Sexist, funny, both, or neither?: 150 words on the series finale of 30 Rock

Sexist, funny, both, or neither?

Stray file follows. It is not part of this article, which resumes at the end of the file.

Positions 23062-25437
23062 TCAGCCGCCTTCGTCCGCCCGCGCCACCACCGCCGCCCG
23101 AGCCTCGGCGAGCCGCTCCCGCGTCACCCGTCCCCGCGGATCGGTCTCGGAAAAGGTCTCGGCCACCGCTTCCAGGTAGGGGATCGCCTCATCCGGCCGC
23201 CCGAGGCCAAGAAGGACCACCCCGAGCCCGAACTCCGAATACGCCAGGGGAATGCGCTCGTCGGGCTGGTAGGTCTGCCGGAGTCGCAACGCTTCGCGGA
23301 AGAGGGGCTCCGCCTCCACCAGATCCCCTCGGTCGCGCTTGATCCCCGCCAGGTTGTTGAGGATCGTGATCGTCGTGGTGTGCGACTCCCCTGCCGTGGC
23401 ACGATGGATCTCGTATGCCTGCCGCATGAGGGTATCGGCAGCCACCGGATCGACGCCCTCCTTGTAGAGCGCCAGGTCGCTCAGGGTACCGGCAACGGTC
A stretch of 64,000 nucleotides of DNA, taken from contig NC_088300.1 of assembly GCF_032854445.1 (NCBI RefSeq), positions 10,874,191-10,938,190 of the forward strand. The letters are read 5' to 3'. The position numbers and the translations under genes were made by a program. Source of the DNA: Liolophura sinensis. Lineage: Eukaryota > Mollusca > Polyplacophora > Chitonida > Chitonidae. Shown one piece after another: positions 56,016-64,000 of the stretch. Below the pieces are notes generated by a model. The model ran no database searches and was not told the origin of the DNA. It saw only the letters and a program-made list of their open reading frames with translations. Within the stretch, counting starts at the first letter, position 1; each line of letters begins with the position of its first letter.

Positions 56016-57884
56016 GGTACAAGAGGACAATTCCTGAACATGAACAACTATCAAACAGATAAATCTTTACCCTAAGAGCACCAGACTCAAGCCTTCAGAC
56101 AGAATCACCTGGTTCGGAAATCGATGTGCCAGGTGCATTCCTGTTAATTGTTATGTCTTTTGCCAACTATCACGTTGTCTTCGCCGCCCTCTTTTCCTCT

Sexist, funny, both, or neither? After seven seasons, the series finale of 30 Rock re-affirms masculinist logics and gendered expectations about employment by characterizing the desire to work as “male.” 30 Rock’s comedy is a contemporary, cultural artifact of the racial, historical, political, economic, and social ideologies of the United States of America. Its comedic discourse reflects sexist, patriarchal, and androcentric values that often manifest in gendered stereotypes that would normally offend, yet comedians enjoy a freedom in their profession to voice their thoughts in ways that would be considered socially unacceptable outside of humorous settings. Hence, Liz Lemon’s agreeable reply that “fatherly” behavior represents both employment and chauvinism may be analyzed as offensive and humorous, concurrently. Which all leads me to say: I desire a modern television show to feature a happy, employed, successful, childless, unmarried (and not looking) woman lead. And her absence is not funny to me.

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